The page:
MasterCard is willing to embrace cryptocurrencies – but under certain conditions. The global payments processor has expressed its openness to exploring digital currencies, as long as they are central bank-issued.
In an interview with the Financial Times, Ari Sarker (co-president of MasterCard’s Asia-Pacific business) said the company would be receptive to the prospect of facilitating national, government-backed digital currencies only.
“If governments look to create national digital currency we’d be very happy to look at those in a more favourable way. So long as it’s backed by a regulator and the value . . . it is not anonymous, it is meeting all the regulatory requirements, I think that would be of greater interest for us to explore.”
Cryptocurrencies have not been received warmly by governments and regulatory authorities worldwide, owing to their anonymity, the difficulty of regulating and classifying digital assets, and their potential for usage in criminal activities such as money laundering and fraud.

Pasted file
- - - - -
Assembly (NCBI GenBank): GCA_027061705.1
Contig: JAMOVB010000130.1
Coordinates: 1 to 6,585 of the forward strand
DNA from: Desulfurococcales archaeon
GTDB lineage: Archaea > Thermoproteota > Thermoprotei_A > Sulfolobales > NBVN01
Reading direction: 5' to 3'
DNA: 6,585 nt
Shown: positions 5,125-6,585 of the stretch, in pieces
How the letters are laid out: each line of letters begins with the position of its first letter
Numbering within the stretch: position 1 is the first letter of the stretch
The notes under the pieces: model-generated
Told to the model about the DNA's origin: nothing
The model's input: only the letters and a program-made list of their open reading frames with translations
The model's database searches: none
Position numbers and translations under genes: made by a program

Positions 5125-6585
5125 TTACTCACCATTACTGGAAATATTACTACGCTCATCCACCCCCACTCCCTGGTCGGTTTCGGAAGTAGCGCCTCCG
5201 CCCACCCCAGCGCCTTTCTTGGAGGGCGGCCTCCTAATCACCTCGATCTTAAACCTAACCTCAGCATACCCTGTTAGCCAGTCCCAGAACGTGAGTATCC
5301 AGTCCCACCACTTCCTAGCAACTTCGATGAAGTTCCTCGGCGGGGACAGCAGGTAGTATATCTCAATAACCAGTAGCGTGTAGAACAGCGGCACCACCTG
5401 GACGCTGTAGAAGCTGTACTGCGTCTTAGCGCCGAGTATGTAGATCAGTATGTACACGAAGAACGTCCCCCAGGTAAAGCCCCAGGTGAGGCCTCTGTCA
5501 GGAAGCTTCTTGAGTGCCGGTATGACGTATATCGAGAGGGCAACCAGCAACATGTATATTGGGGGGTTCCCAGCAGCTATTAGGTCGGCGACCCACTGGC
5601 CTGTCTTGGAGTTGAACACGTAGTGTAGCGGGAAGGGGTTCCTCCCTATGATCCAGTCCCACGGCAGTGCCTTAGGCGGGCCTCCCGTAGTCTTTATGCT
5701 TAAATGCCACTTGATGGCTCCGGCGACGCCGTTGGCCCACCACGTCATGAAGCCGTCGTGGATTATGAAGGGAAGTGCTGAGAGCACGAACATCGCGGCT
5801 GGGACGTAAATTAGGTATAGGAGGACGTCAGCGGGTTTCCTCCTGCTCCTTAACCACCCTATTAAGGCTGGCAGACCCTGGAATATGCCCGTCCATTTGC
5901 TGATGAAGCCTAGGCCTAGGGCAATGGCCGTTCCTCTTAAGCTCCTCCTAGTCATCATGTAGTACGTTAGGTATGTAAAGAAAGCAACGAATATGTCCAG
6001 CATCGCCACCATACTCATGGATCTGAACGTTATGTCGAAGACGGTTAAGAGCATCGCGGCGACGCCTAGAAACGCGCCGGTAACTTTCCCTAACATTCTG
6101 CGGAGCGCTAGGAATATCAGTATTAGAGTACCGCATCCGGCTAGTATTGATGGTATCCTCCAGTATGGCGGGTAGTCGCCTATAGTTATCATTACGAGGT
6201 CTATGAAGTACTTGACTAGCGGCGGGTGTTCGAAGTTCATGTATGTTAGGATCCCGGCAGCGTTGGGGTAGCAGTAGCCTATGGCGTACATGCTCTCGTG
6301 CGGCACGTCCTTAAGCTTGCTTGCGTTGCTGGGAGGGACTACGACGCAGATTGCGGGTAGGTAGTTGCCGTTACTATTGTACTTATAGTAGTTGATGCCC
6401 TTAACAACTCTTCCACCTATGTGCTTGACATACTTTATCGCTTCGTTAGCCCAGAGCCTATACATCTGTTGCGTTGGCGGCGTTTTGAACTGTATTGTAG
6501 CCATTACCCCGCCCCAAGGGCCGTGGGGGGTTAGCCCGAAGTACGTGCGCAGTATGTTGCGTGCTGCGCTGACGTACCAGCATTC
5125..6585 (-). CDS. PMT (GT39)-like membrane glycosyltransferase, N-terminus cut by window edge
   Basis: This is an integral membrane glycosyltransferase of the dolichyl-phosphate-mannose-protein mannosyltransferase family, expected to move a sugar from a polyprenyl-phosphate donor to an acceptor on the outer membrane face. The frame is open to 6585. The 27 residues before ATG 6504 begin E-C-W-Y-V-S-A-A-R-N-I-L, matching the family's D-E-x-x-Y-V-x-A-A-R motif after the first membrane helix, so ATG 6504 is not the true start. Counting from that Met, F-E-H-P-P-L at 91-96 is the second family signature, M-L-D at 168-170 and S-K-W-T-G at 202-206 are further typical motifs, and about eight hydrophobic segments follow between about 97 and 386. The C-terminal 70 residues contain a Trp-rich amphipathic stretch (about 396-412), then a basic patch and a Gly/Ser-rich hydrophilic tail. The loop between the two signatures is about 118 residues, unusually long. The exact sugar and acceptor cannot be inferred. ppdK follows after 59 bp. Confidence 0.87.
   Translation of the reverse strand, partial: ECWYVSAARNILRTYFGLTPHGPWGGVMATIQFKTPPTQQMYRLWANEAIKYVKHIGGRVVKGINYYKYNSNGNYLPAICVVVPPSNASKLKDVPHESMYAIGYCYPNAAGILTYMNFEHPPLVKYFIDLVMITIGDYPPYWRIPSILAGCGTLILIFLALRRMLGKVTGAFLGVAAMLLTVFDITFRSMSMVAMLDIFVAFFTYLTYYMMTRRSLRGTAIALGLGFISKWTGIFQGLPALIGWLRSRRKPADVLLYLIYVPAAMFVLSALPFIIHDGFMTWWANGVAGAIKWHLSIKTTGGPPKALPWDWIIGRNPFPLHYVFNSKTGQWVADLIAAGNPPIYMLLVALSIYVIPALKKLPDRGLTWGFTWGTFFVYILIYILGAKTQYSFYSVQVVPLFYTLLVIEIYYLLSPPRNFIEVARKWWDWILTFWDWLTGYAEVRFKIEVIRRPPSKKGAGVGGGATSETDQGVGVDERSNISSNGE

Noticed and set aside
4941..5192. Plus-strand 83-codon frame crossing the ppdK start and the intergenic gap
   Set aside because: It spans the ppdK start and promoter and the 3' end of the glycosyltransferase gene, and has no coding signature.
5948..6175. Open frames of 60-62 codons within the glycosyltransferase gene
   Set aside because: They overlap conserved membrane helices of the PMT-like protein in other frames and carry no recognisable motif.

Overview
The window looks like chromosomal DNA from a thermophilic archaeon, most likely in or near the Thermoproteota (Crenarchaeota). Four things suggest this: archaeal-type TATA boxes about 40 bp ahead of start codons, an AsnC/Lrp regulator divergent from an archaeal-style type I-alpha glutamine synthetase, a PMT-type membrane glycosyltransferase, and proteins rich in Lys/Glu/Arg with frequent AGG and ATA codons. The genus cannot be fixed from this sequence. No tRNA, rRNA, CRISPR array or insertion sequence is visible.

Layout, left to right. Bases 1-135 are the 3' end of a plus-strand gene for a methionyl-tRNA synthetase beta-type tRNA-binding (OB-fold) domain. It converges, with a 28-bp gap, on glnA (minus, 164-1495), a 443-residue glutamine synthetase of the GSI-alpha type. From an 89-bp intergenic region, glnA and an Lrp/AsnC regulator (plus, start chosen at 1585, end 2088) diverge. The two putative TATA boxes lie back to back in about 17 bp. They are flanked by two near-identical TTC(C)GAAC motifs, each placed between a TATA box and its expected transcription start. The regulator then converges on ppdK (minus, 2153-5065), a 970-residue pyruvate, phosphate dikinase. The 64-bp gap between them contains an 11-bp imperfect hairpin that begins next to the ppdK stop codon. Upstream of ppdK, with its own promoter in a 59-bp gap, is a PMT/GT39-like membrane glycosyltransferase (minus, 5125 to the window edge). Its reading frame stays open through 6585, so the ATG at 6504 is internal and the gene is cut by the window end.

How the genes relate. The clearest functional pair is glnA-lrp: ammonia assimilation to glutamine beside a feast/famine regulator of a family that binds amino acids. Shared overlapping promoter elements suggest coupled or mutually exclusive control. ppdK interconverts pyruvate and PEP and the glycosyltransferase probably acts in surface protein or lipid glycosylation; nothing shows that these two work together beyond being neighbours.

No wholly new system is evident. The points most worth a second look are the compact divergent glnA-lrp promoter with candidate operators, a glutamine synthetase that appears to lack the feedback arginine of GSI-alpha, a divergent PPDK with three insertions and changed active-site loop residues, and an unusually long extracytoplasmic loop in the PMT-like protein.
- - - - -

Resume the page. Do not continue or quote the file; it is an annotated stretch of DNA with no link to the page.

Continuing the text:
Numerous governments have been contemplating the idea of a state-backed cryptocurrency – such as Russia’s ideas for a CryptoRuble, Singapore’s Project Ubin, and Israel’s plans for a digital version of the shekel – but none of these plans have been realized as yet. While Venezuela released the state-issued Petro, the digital currency has been mired in controversy, with the USA having recently banned all transactions with the Petro.
Financial institutions have also been hesitant to join the crypto craze – banks which have banned the purchase of crypto via credit cards include J.P. Morgan Chase and Citigroup (NYSE:C). In general, MasterCard has not been a fan of Bitcoin – last year in October, CEO Ajay Banga claimed the company would “find a way to be in the game” if governments started to issue digital currencies, and went on to state that “non-government mandated currency is junk”.
Earlier this year, MasterCard and Visa made the process of buying Bitcoin even more difficult for customers, by reclassifying crypto purchases as “cash transactions”, which means added fees.
However, despite all this, MasterCard does appear to be approaching cryptocurrencies, albeit cautiously. Sarker told the Financial Times that MasterCard currently has a test program in Japan and Singapore under which cardholders are allowed to “cash out Bitcoin on to a MasterCard” – however, the program involves strict adherence to both KYC and AML rules.
“We are not operating trading of Bitcoin through the MasterCard network … [The pilot] is a toe in the water, we’re fully cognisant of the reputational risk,” Sarker clarified.
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